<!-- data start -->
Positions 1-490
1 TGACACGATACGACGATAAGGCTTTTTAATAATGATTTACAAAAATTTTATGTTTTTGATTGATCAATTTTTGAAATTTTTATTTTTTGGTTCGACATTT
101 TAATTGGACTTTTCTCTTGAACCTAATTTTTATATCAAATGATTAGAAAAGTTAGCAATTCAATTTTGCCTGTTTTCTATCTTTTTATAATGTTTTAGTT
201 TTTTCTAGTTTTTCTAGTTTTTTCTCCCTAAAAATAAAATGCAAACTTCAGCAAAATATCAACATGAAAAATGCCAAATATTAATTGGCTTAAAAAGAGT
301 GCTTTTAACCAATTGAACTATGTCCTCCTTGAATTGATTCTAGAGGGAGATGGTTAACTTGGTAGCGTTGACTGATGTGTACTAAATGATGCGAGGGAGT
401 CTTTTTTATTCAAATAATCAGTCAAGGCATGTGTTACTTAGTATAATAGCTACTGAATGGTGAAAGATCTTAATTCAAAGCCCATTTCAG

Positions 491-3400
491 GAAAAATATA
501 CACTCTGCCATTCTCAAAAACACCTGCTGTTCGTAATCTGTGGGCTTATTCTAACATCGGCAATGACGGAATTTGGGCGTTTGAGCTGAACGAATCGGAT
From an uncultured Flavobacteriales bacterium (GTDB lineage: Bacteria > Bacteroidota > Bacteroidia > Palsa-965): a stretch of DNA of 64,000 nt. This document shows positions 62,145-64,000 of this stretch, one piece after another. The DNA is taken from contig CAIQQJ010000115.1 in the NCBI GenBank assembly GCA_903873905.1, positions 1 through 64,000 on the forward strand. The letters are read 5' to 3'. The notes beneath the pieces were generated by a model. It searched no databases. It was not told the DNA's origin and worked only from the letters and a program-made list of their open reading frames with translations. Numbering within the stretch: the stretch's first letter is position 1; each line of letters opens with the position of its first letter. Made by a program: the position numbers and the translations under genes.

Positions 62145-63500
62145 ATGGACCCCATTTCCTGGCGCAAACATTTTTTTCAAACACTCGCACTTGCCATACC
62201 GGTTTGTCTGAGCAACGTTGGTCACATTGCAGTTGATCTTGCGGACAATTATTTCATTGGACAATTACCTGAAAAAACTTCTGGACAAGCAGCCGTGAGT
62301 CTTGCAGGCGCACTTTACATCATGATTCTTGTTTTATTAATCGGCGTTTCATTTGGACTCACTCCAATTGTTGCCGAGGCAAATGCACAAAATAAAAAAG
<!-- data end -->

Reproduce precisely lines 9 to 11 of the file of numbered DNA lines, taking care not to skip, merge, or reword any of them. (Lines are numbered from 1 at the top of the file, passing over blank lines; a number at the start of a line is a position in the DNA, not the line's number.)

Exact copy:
501 CACTCTGCCATTCTCAAAAACACCTGCTGTTCGTAATCTGTGGGCTTATTCTAACATCGGCAATGACGGAATTTGGGCGTTTGAGCTGAACGAATCGGAT
From an uncultured Flavobacteriales bacterium (GTDB lineage: Bacteria > Bacteroidota > Bacteroidia > Palsa-965): a stretch of DNA of 64,000 nt. This document shows positions 62,145-64,000 of this stretch, one piece after another. The DNA is taken from contig CAIQQJ010000115.1 in the NCBI GenBank assembly GCA_903873905.1, positions 1 through 64,000 on the forward strand. The letters are read 5' to 3'. The notes beneath the pieces were generated by a model. It searched no databases. It was not told the DNA's origin and worked only from the letters and a program-made list of their open reading frames with translations. Numbering within the stretch: the stretch's first letter is position 1; each line of letters opens with the position of its first letter. Made by a program: the position numbers and the translations under genes.

Positions 62145-63500